What are you trying to do and why!  Before you take any steps, write down what you are trying to do.  A brief one or two sentences, that can be used as a keyword summary to describe the project, especially to people outside the team.  Top management does not have time to read a long discussion, unless problems have occurred and they are looking for causes (or heads).   This is your first (and maybe only) time to sell your project.  This summary has to be clear and concise.  A good check is to have someone unfamiliar with what you are doing read it, if it makes sense to them go for it.

 Install SV-367 to provide overpressure protection to D-372 to mitigate SDB-2354.

 Upgrade SC-101 to match CV-135.

 Both of these would make sense to the project team, but to few others.  They use "plant speak" that only people familiar with that particular operation will understand.  Many of the people who will be reading this title are not familiar with your plant, or may have their own way of referencing the same items.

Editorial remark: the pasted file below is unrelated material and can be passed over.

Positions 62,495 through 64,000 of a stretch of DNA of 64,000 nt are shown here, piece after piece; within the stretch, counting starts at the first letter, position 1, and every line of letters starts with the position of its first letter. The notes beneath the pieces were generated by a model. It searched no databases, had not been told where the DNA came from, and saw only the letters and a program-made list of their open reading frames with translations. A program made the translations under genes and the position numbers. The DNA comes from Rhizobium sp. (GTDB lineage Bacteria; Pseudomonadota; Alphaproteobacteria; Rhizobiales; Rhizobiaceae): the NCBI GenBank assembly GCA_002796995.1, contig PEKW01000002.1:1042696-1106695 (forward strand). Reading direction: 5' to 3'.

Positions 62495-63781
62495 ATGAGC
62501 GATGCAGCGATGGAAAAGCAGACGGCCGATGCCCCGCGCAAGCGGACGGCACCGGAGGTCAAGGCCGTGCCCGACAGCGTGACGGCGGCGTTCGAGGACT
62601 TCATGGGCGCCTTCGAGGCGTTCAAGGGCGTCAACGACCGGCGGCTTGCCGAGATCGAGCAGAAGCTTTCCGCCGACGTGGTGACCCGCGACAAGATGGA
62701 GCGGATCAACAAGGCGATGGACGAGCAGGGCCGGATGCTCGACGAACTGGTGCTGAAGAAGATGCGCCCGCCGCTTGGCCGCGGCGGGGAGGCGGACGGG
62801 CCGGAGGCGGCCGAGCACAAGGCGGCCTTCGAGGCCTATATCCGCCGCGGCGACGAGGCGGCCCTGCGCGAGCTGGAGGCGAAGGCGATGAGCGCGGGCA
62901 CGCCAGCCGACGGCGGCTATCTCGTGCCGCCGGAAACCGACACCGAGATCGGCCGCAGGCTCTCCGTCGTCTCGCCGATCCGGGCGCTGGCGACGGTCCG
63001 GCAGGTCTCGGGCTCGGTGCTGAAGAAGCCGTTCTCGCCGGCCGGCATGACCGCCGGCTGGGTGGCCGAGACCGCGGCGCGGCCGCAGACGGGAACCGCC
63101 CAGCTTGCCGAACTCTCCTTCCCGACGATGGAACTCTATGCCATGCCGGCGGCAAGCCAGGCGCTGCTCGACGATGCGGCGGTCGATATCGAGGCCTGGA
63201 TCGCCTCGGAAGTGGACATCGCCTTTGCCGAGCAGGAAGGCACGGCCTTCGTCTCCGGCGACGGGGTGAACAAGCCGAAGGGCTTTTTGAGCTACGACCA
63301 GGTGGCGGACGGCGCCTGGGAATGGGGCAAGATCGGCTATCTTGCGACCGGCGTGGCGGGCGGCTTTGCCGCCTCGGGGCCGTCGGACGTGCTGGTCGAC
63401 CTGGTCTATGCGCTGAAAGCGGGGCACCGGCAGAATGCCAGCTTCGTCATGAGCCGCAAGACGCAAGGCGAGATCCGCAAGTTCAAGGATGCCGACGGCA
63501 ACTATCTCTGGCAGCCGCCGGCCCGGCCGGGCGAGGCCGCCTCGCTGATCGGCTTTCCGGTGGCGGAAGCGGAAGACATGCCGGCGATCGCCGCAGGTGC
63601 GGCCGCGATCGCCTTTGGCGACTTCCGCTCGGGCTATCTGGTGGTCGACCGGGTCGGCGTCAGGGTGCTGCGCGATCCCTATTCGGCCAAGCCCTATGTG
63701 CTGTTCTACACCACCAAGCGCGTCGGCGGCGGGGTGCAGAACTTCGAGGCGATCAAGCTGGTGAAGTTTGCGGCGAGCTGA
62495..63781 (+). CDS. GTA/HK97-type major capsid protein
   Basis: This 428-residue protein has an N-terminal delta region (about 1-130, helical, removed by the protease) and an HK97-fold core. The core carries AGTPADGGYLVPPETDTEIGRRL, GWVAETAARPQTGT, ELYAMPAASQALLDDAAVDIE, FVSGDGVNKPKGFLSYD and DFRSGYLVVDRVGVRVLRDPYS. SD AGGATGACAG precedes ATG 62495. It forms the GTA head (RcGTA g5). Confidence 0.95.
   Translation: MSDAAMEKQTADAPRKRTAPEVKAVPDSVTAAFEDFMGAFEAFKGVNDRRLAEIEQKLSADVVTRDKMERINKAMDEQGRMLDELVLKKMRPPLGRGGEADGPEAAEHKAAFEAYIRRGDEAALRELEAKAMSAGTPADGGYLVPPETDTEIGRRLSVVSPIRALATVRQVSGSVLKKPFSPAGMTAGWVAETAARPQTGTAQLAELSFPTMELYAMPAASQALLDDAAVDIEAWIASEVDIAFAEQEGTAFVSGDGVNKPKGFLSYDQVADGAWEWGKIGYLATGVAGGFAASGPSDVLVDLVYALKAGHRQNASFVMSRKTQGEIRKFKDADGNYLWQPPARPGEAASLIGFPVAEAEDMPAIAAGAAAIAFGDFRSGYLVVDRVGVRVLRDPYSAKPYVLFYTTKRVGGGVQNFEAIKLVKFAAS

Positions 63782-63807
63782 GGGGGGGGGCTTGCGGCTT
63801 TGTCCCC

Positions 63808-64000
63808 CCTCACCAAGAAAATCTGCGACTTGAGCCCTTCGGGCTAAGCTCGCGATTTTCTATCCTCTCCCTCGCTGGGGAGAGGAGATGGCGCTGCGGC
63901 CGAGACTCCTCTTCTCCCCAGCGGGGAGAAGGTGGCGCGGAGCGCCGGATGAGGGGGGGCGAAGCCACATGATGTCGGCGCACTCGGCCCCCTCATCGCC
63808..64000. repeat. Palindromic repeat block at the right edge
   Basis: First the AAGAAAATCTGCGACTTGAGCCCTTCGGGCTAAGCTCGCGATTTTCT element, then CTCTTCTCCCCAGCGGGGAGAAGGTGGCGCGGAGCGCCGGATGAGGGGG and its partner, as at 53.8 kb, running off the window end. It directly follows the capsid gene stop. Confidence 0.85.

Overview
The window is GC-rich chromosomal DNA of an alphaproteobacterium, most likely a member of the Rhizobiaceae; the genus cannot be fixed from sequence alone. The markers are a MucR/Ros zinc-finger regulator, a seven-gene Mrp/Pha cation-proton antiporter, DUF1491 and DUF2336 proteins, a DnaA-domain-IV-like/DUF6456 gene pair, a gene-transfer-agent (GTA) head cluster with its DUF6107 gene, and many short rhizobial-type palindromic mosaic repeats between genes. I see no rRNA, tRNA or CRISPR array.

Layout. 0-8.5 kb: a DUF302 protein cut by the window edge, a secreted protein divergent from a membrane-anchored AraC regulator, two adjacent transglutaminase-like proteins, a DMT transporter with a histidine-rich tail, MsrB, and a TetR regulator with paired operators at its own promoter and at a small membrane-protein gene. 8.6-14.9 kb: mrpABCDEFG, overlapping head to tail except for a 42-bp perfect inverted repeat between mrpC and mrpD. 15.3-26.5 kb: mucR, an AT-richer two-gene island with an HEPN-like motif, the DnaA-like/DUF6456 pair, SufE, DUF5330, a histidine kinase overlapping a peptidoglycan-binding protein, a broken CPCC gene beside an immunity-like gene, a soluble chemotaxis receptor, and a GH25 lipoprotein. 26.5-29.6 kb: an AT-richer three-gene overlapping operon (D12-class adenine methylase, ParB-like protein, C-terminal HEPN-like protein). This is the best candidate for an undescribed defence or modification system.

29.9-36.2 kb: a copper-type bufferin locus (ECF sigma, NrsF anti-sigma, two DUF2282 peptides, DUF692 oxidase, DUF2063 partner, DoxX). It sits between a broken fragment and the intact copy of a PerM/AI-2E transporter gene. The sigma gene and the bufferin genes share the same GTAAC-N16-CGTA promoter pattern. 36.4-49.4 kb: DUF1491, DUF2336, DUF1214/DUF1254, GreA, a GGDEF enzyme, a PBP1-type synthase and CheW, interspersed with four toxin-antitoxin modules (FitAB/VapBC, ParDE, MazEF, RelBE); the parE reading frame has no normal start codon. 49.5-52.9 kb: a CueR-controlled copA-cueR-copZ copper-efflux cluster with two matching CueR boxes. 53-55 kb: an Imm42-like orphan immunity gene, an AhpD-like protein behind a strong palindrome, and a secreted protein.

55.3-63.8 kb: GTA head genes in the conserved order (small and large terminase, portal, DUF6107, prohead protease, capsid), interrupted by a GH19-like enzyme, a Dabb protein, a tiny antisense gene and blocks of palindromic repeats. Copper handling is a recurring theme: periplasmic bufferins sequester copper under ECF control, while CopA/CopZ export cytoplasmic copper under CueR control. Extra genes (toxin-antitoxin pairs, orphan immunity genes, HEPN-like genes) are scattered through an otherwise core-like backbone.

To resolve safety items (SDB-2354) a pressure relief valve (SV-367) will be installed on the fuel gas knock-out drum (D-372) ahead of the feed furnace at the Crude Unit.   This will provide overpressure protection when the valve on the outlet of the fuel gas knock-out drum is closed.

 Replace the primary sizing screen (SC-101) to match the feed conveyor (CV-135) capacity to increase plant feed rate and screening efficiency.  Currently plant capacity is limited by this screen.  The feed conveyor ahead of the screen and the product conveyors are capable of higher operating rates.  This replacement will increase overall capacity by 15%.

 While somewhat wordier, these two are more descriptive. 

 Starting with a good scope and then a good project definition will help getting the project done safely, correctly, on time, and on budget.

 Estimating: contingency and accuracy – not the same thing